Episode 76: Black History Themed Travel

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It is finally here!

Black History Month has arrived, and I am so excited!

Today’s episode is about black history and travel, and I wanted to reflect on the fact that I have the freedom to actually travel to wherever I want to spend my vacation.

So, today’s episode is celebrating black history and I’m going to give you some ways that you can add a little bit of black history into your trip, no matter where you go.

Let’s get into it:

[02:36] The Negro Motorist Green Book

The Negro Motorist Green Book was created by Victor Hugo Green to help black people travel during a time when white people refused to let them stay in their hotels and eat in their restaurants, among other things.

The book provides resources and lists places to visit that were welcoming for black travellers.

We have come so far with travel that in 2019, black travellers spent $109B on travel.

[06:45] Travel has changed.

Not only has travel changed since Mr. Green wrote that book, but it has changed dramatically, as recently as during this pandemic.

There’s the usual travel for relaxation and turning up, and recently, black travellers have been going around the world to gain some perspective on their histories.

Travel has become a fantastic tool for education, self-reflection, perspective, and also for having a good time if that’s what you’re into.

[07:58] Ancestral tourism.

There is a large shift in travel towards reconnecting with the past.

So many travellers are travelling to the land of their ancestors in order to experience their history.

As black people, it’s easy to travel back to Africa and experience what the motherland has to offer, and there is a great increase in travellers that do so.

[08:42] DNA tourism.

If you go to places like Ancestry.com and 23andMe, you can do a DNA test that can tell you where your ancestors came from, and you can travel to those destinations as well.

This is far more in-depth, so you can narrow down exactly where to go, on which continent, which country, and the town or village.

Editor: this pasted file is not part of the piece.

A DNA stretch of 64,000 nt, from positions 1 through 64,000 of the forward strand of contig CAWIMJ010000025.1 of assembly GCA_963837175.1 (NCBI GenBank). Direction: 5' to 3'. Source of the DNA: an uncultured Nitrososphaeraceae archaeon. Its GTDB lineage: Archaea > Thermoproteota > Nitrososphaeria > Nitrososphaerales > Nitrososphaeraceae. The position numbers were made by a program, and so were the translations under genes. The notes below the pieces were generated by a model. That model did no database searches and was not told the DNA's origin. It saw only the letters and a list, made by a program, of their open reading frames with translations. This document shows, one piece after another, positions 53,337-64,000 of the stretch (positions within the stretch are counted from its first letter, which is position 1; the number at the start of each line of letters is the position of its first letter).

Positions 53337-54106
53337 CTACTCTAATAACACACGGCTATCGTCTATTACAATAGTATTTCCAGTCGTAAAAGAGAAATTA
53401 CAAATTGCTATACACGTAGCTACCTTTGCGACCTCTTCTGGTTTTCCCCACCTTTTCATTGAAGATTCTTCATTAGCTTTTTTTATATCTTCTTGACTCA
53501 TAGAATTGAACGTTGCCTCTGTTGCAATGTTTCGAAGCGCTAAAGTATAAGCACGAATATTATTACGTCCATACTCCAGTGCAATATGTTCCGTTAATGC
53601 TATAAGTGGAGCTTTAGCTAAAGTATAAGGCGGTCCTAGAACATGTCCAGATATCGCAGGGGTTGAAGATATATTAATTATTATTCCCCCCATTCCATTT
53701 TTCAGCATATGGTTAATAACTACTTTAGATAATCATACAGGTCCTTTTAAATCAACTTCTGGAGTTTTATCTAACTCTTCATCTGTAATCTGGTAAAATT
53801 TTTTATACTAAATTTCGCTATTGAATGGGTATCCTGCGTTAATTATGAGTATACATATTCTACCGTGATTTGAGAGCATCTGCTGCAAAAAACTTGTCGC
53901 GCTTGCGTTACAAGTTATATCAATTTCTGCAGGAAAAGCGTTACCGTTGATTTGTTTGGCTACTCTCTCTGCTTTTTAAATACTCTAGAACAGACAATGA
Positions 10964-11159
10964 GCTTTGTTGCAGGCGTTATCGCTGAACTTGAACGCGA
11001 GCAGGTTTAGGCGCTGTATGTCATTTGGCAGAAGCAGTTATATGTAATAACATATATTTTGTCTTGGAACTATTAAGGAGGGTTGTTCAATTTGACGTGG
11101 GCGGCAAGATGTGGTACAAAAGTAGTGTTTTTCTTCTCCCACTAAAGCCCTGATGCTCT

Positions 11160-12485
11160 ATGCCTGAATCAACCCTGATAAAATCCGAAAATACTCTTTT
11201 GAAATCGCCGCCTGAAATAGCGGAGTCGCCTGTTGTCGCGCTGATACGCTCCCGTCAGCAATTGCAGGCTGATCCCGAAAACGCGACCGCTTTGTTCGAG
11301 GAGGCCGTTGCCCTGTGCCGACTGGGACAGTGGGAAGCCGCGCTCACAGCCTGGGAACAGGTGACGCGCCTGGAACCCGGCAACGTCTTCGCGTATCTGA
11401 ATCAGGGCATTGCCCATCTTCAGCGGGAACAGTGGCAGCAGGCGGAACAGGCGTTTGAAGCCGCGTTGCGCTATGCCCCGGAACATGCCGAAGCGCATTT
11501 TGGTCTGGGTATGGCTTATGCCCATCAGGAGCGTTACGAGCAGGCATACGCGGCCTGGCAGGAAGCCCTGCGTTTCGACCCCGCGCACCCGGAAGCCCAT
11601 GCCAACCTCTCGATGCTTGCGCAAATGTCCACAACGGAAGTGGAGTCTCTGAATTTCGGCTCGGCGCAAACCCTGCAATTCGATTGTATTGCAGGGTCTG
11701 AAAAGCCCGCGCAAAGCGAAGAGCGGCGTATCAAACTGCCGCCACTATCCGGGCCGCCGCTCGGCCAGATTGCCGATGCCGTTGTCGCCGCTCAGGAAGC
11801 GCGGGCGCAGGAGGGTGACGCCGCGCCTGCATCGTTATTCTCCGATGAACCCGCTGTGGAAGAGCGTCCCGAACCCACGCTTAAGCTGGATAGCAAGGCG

DNA tourism is becoming more and more popular, especially as we embrace black history and celebrate every root, right down to the tribe where our ancestors were born.

[11:10] General black history travel.

Historical travel doesn’t have to be as specific as DNA tourism.

You could travel to important places, monuments, museums, and celebrate black history in general.

You could go to Washington DC, and go to places like Frederick Douiglass’s home and MLK memorial. You could even go to Alabama and do nothing but absorb the rich black history, the good and the bad. Memphis and Georgia are also steeped in black history.

[12:36] Not every trip has to be international.

As I mentioned, the US has so much on offer to celebrate black history.

If you want to go international, Africa has so much. Ghana has The Door of No Return, which is where people were sold into slavery never to return, or the river where slaves had their last bath before they were sold into slavery,

The Door of No Return is on my bucket list. It’s a full circle, where my ancestors left never to return and now I will be returning because my ancestors didn’t go through all that just for me to not use my passport and freedom to do what they weren’t able to do themselves.

[15:58] Every travel day doesnt have to be about history,

Just about every state you visit will have some black history that you can experience for a day or two while you’re there. It doesn’t have to be every day. You could sprinkle your vacation with some black history.

[16:54] Black heritage history tours.

Major cities around the world have black history tours, such as Amsterdam, Brazil, Lisbon, London, and Paris.

Page 78 of the ABC Travel Greenbook has all the information you’ll need on these black history tours, so I suggest checking that out. To talk about her book, Martinique Lewis was on my show in episode 19.

[18:31] Sprinke black history into your vacation.

Visit a few memorials, museums, important sites, and other notable black history events in and around the area where you’re vacationing.

Nashville has the Woolworth Lunch Counter in Fifth avenue, where black people staged a sit-in where they were refused service.

In Detroit, you can go to the Motown Museum. In Harlem, NY, there’s enough black history to fill a whole trip, so you can find what you want to experience and add that to your trip. Head over to Memphis to the Lorraine Hotel where MLK was assassinated.

If you go to Jamaica, you can tour Bob Marley’s history. Heading to South Africa, you can visit the Apartheid Museum or experience Nelson Mandela’s iconic journey.

Even going to black-owned businesses can add a little bit of black history to your travel.

To experience black history during your travels can be as simple as going to black-owned businesses or as in-depth as traveling to Africa to reconnect with your ancestors. There is so much to explore and experience, so don’t miss out on any opportunity that you can get to celebrate Black History Month (and, obviously, the rest of the year as well).

Hopefully this episode has encouraged you to add a little black history to your trips, no matter which country you’re in.

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